“Despite the availability of vaccine, there is uncertainty over the virus and some countries still record high numbers of
COVID cases.

“The other challenge is the different variants of the virus, hence came the decision to restrict Hajj.”

The minister said only those who had received Pfizer, Astrazeneca, Moderna and Johnson & Johnson vaccines will be able to take part in the Hajj.

Saudi Health Minister Tawfiq Al Rabiah
Saudi Health Minister Tawfiq al Rabiah

Saudi Arabia’s decision is likely to be met with disappointment by many Muslims, who consider it a once in a lifetime duty for every able-bodied believer who can afford it.

The week-long Hajj and the lesser, year-round umrah pilgrimages together earned the kingdom about $12bn a year before the pandemic, according to official data.

In 2020, two-thirds of those who took part were foreign residents of Saudi Arabia from among the 160 different nationalities that would have normally been represented at the event. One-third were security personnel and medical staff who were Saudi citizens.

The COVID-19 pandemic is not the first time the event has been affected by illness, with a malaria outbreak in 632, cholera outbreaks in 1821 and 1865 and more recently Middle East respiratory syndrome, or MERS, prompting concerns and controls.

Saudi Arabia had closed its borders for months to limit the spread of the virus and, so far, it has largely escaped the worst of its effects.

About 462,000 cases of the virus have been reported, along with 7,500 deaths, and some 15.4 million vaccine doses have been administered in the country of over 30 million people.

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Agnes Chow: Hong Kong pro-democracy activist released from prison | World News



Hong Kong pro-democracy activist Agnes Chow has been released from prison after serving more than six months behind bars.

The 24-year-old was jailed in December last year for taking part in unauthorised assemblies during huge anti-government protests in 2019.

The rallies sparked a crackdown on dissent across the region.

A crowd of journalists greeted Ms Chow as she left the Tai Lam Center for Women, in Tuen Mun, in the New Territories, Hong Kong on Saturday.

Agnes Chow, a prominent pro-democracy activist who was sentenced to jail last year for her role in an unauthorized protest, is released in Hong Kong Saturday, June 12, 2021. Chow rose to prominence as a student leader in the now defunct Scholarism and Demosisto political groups, alongside other outspoken activists such as Joshua Wong and Ivan Lam. (AP Photo/Vincent Yu)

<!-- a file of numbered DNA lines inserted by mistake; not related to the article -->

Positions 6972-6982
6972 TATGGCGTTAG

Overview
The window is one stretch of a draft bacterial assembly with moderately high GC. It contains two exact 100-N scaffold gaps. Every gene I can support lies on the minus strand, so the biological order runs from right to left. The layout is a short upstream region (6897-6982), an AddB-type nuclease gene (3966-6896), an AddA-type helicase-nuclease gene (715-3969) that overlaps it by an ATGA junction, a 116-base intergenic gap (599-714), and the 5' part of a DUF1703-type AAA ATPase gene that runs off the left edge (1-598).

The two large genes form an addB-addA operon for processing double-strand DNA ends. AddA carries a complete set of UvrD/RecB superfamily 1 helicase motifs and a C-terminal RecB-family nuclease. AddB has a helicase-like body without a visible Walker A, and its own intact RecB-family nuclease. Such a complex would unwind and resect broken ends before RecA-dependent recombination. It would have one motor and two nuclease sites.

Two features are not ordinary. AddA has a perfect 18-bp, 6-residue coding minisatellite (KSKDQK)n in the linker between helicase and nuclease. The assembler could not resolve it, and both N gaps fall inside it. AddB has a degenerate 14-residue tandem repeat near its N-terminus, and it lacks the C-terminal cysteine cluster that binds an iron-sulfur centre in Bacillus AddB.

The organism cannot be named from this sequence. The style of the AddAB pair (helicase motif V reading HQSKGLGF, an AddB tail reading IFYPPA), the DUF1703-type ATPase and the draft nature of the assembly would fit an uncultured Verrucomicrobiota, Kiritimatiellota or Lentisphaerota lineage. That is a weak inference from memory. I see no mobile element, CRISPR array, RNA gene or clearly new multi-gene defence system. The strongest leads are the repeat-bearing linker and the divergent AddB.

Agnes Chow leaves prison in a van after serving more than six months
A van is surrounded by photographers which carrying Agnes Chow, a prominent pro-democracy activist who was sentenced to jail last year for her role in an unauthorized protest, is released on Saturday, June 12, 2021. Chow rose to prominence as a student leader in the now defunct Scholarism and Demosisto political groups, alongside other outspoken activists such as Joshua Wong and Ivan Lam. (AP Photo/Vincent Yu)
A van is surrounded by photographers which is carrying Agnes Chow

Only a small group of supporters stood outside for her as she left the maximum-security women’s prison, which is thought to be a reflection on the government’s threats to jail those it deems to be in violation of a sweeping national security law imposed on the territory by Beijing a year ago.

Ms Chow rose to prominence during the “Umbrella Movement” of 2014 when she, and activist Joshua Wong, led a student protest against proposed reforms to Hong Kong’s electoral system which would have allowed Beijing to choose candidates.

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Mr Wong is currently serving time in prison for taking part in the same unlawful anti-government rally and for taking part in a vigil to remember the Tiananmen Square protests of 1989.

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They Are Us: Plans for film about Christchurch mosque attacks sparks anger among New Zealanders | Ents & Arts News



New Zealand’s prime minister has distanced herself from plans for a film that would focus on her response to the Christchurch mosque attacks.